Energy: The Quick Tour
Fuels are at the heart of the matter.
We cannot create new energy that is not already present in the universe. Instead, we take materials in which energy is stored, change their state, and harness the energy that escapes. In particular, energy can be harnessed from fuels.
Energy must be captured, concentrated, and converted to do useful work. Sometimes, converting energy is-literally-as simple as falling off a log. When you stand on top of the log, you embody stored mechanical energy called potential energy. When you fall off the log, this potential energy is transformed into kinetic energy, which is another form of mechanical energy. This kinetic energy takes the form of your motion through the air, plus the vibrations that rattle your joints when you land.
Many natural processes convert energy. Photosynthesis is the process used by plants to capture and transform the radiant energy of the sun into the chemical energy they need to grow. Through digestion, animals capture and "burn" the chemical energy in food, water, and air, to fuel their own cell growth (chemical energy) and movement (kinetic energy). Combustion, a thermochemical reaction, is used to convert the stored chemical energy in wood to heat energy, and the stored chemical energy in gasoline to the kinetic energy of a moving car.
Nuclear reactions-including fission and fusion-release the mass energy in atoms. Albert Einstein showed that mass and energy are both forms of the same thing. Energy can become mass, and mass can become energy. The energy in a mass of m kilograms, if it were all converted to energy, can be calculated with the formula E = mc2, where c is the speed of light. The mass energy in even a tiny amount of matter is enormous. Mass energy can be released in three ways: matter-antimatter reactions, nuclear fission, and nuclear fusion.
The biggest "fuel" of all is the sun. Virtually all energy sources on earth came originally from the sun's radiant energy. The sun's hydrogen gases have been going through massive nuclear fusion reactions for billions of years, releasing all the heat and light energy that our solar system depends on. Radiation from the sun makes the wind blow and heats the surface of the earth. It makes water evaporate and condense, creating water cycles. Hydroelectric and wind power convert the movement of wind or water to electricity, when the water or wind spins a turbine that turns a magnet that generates an electrical current.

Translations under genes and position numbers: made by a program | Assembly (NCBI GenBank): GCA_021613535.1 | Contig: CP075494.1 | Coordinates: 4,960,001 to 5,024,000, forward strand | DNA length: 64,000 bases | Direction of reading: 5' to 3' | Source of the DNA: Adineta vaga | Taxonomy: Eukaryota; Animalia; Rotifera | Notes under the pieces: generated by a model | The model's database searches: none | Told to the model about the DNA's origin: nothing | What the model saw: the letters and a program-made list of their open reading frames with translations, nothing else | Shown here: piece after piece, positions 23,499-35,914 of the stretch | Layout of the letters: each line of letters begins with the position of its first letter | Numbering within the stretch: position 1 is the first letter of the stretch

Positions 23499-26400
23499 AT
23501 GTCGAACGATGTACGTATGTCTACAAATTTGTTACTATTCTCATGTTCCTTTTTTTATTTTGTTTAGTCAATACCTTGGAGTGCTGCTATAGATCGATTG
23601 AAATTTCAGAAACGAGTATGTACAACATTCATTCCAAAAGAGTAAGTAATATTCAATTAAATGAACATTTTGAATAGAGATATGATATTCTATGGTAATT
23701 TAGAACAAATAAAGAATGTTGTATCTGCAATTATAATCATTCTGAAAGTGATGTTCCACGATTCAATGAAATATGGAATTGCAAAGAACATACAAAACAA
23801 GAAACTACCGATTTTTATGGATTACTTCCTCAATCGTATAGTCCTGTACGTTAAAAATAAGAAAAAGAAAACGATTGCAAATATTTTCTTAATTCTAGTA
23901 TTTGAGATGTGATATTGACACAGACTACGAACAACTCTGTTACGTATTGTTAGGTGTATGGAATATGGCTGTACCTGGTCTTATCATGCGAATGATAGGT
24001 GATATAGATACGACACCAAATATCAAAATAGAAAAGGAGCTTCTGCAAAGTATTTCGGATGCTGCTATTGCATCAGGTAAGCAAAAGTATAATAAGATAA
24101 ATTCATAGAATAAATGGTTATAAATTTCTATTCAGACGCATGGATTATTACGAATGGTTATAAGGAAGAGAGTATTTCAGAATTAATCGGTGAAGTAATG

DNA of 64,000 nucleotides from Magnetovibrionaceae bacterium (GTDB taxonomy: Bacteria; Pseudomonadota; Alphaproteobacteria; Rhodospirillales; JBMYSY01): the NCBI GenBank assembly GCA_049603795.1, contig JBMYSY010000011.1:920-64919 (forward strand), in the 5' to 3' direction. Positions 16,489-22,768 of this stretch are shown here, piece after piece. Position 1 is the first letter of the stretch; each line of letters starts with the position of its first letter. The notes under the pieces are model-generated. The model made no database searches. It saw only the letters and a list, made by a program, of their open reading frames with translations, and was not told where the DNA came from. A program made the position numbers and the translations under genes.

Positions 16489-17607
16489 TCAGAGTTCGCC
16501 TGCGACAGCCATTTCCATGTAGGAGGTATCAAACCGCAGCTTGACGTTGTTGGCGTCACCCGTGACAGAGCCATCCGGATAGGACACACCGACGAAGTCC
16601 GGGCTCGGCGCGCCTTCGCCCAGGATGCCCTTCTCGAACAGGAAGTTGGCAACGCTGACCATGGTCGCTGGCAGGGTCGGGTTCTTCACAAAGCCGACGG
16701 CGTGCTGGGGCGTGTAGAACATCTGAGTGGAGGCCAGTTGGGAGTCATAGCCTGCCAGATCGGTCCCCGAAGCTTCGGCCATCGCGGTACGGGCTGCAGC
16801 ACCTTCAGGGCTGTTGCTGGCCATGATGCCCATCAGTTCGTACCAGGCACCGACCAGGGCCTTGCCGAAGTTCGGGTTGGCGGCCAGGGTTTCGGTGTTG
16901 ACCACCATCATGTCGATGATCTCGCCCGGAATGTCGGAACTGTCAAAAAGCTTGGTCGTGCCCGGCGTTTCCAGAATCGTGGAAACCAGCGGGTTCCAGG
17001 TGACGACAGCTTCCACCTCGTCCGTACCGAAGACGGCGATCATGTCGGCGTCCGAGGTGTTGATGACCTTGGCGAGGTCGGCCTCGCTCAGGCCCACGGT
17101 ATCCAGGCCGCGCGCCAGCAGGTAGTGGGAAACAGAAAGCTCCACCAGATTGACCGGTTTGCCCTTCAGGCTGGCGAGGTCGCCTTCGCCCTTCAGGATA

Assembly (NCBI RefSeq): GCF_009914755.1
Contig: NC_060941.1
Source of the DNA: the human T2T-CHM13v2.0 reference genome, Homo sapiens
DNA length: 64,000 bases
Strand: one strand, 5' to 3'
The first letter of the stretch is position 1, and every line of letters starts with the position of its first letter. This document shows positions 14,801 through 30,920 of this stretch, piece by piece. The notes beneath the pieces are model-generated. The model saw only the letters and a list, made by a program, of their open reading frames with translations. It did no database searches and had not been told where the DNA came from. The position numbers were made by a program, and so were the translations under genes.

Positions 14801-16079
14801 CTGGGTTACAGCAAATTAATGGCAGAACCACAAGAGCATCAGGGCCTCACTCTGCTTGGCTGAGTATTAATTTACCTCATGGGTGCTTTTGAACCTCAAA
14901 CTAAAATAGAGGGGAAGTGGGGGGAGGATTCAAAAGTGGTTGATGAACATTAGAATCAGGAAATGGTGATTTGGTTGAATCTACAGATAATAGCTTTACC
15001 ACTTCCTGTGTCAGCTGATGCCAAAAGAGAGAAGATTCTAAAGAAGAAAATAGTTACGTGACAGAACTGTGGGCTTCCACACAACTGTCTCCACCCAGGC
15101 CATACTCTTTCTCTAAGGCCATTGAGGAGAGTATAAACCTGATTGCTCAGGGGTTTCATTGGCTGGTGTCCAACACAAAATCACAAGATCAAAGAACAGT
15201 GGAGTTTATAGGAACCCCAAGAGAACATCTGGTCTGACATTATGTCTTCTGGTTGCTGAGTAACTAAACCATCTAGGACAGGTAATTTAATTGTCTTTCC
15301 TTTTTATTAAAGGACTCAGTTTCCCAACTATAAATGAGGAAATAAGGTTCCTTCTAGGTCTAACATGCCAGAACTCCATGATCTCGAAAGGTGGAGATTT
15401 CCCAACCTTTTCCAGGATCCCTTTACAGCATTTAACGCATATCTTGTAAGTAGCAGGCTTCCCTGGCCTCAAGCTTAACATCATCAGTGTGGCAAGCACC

All these reactions change one form of fuel into different substances, and also release energy in the form of light, heat, or motion. But one form of energy never converts totally into another single form, which means that some energy is always "lost" in the conversion process. Often, energy loss takes the form of heat escaping into the air.
Consider riding a bicycle: chemical energy stored in your leg muscles is converted to motion when you pedal. Muscle power is fueled by chemical nutrition in food. But of the calories eaten that day, only about 18 percent is used to move your legs. More calories are converted into the body heat created by exertion, and others go into producing sweat to cool you off. The heat (thermal energy) you generate escapes into the air.
Of course, other energy conversions happened before you fell off the log. You ate food, which was stored as chemical energy in your muscles. And you used some of that chemical energy to get on top of the log. Backing up further, the food you ate required radiant (solar) energy from the sun, which was converted into chemical energy by plants through photosynthesis. You, in turn, took in this energy by eating the plants directly, or eating meat from animals that had eaten the plants.
Through photosynthesis, plants use sunlight to make carbon molecules such as sugar from carbon dioxide and water. When plants need energy, the sugar is converted back to carbon dioxide and water, releasing the energy previously stored. We eat plants to get this stored energy. Plant material from millions of years ago, under continuous heat and pressure, makes up the fossil fuels we use so widely today.
One of the ways mass (nuclear) energy can be released is through matter-antimatter reactions. Ordinary matter is made of atoms, which contain positive protons and negative electrons. Antimatter would be made from negative protons and positive electrons. When matter meets antimatter, each and every anti-particle will combine with its corresponding ordinary particle, and they will annihilate each other-only energy will remain. Antimatter existed at the time of the Big Bang when the universe was formed. But none of it could be left in our corner of the universe now, because it would already have combined with the ordinary matter here, and both would have disappeared.
Nuclear fission reactions also release mass energy. Some substances are made from very big, unstable atoms. They fall apart easily, and each of the smaller pieces becomes a new atom of a different substance. For instance, uranium atoms fall apart easily. They might break into two smaller atoms, like radium and lead. When a big atom falls apart, the pieces always have less mass than the original atom. The extra mass turns into energy.
Nuclear fusion reactions are a third way to release mass energy. Nuclear fusion means combining atoms to make bigger atoms by colliding them together at very high speeds. When the nuclei of two atoms combine, they form a bigger atom, and some of the mass is turned into energy. The amount of energy released is enormous, bigger than the energy from a fission reaction. Colliding atoms at high speed requires tremendous heat. But when it works, the energy released is even greater.
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